I say, Hey, I've literally put all my knowledge in this, go do this, go do it online. And it'll answer your questions. And it works pretty well in that regard. Um, and then college backers fun. So one of the things that I've been doing more and more is looking at how can I help these startup companies? Uh, leverage our platform, leverage our assets and companies that I really like and can I invest in them and help them grow.
And so that's what college backer is. College backer is helping people save for college, love the model. I love the team and, uh, the college investor can definitely help in their growth as well as my connections and network to help grow it. So being able to invest in their company is a lot of fun. And so I am looking for more opportunities like that in terms of, are there small companies that are just getting started? That I can help assist, leverage and use the other resources we've created to, you know, grow into something. Cool.
Ben Aston Yeah. That's cool. Yeah. I think that idea of, yeah. Thinking about what you've created and leveraging that to, uh, for partnerships is super powerful. Once you've got to the stage of. Uh, you know, you've got an audience, uh, you've got a following. Um, that's, that's super interesting.
Um, what's tough for you. Like, what are some of the biggest challenges you face? Um, you've obviously now have some, uh, you know, a team that's producing content pretty confidently, uh, pretty capably. Um, you're expanding into these different channels. So it's, you know, it sounds like it's all going wonderfully, but what is, what's tough for you?
What are some of your biggest challenges or the things that you're still working on or trying to get better at?
Robert Farrington Yeah. Well, I'll tell you business-wise the biggest challenge is the advertising market, right? We're still at the whim of companies, advertising budgets. And that can go both ways. It's like it's kind of feast or famine.
Right. And we're in this weird time of what's going to happen with the economy what's going to happen with the future. And I think a lot of our larger partners have really pulled back and are trying to be very conservative, which impacts our bottom line. Right. But on the flip side, um, it's fun because there's these up-and-coming startups that are like trying to edge in on them.
But, you know, they also don't have the budget. So it's like, how can we work with 'em and we still want to, but they can't pay as much, but so it's just being adaptive. And as a result, like we've had to like, you know, cut our spending. We don't do as much advertising and other things as well to try to navigate these, these weird times.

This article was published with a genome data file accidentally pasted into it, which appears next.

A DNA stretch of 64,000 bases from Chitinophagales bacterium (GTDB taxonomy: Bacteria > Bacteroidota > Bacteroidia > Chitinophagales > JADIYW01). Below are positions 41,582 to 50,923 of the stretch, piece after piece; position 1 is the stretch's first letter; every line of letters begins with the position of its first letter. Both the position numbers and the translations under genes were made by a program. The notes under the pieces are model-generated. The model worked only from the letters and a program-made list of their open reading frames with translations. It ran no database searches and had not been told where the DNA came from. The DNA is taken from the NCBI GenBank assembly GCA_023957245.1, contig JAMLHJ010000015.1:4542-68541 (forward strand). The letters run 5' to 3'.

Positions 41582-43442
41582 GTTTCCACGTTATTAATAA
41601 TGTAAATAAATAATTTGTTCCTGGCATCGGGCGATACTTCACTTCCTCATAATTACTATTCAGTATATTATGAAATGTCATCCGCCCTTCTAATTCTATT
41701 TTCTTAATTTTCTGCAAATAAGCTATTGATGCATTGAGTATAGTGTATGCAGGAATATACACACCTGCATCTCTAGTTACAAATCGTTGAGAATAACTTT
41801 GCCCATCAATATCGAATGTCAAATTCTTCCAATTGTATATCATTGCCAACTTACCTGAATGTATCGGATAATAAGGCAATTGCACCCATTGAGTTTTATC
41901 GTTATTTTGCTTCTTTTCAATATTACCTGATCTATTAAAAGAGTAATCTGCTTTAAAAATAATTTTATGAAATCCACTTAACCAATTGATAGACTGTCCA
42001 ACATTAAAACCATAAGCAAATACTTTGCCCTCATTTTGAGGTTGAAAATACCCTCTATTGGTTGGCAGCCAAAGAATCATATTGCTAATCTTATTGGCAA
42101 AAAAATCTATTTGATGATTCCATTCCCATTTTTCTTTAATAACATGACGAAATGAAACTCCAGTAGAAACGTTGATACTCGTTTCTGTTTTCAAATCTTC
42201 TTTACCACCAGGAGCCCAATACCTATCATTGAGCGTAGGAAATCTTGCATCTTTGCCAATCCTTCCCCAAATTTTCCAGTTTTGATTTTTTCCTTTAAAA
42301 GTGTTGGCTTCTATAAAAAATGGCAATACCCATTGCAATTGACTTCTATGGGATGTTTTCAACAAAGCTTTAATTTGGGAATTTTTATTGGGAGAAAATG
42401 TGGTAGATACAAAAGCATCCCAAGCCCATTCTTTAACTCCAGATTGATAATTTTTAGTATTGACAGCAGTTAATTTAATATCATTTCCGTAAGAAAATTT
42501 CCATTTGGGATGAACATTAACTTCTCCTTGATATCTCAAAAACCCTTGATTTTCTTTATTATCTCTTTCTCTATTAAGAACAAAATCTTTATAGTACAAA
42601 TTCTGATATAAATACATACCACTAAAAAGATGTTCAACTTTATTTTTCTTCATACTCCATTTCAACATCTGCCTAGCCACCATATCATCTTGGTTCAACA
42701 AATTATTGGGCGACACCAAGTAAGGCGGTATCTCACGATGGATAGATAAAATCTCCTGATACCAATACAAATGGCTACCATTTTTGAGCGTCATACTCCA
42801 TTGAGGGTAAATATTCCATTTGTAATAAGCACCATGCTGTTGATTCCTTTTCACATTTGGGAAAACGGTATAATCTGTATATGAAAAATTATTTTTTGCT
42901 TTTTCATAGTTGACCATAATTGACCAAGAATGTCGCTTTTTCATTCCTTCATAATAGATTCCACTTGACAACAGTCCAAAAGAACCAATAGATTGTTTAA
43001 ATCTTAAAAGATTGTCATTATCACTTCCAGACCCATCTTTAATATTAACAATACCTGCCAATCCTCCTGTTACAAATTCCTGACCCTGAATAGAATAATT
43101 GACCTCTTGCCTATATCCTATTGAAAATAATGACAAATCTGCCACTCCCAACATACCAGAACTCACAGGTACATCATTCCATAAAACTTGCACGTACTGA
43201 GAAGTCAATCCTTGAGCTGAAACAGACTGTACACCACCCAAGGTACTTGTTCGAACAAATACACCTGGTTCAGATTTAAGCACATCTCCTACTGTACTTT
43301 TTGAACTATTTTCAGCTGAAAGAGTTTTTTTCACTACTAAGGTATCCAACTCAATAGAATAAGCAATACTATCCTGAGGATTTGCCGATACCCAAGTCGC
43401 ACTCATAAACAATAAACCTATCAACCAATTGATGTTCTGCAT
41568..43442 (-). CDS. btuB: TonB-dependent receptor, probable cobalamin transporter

Um, First I would say the other big challenges personally, it's just time. Right? So I have a family, I have two kids, uh, working online from home. Is a blessing and a curse. It's a blessing. And that I can be home. I can do these things with my kids. I can walk away and go play or do whatever, anytime. It's a curse because like your business is like always right here, it's calling you.
And as a founder and owner, you're always like drawn to like, can I work on something right now? Can I sit down and do something? And then literally like you look up until you've been here for an hour at the computer and you're like, crap. And then, you know, having that work-life balance is very challenging as a, as a business owner.
And I'd say that's one of my biggest struggles personally, all the time.
Ben Aston Yeah, I can definitely relate to that. Well, let's close up with our lightning round. Um, so what is the advice you think you've ever received?
Robert Farrington The best advice I've ever received is collaboration over competition. And it really goes back to networking, you know, in the personal finance space, there's probably over a thousand blogs.
There's tons of YouTube channels and. Everything out there, but yet American suck with their money. Like clearly with all these people, we're not reaching everybody. Right. So stop thinking that everyone's your competition. They go collaborate, work together, see how you can work together. And that's been huge for me.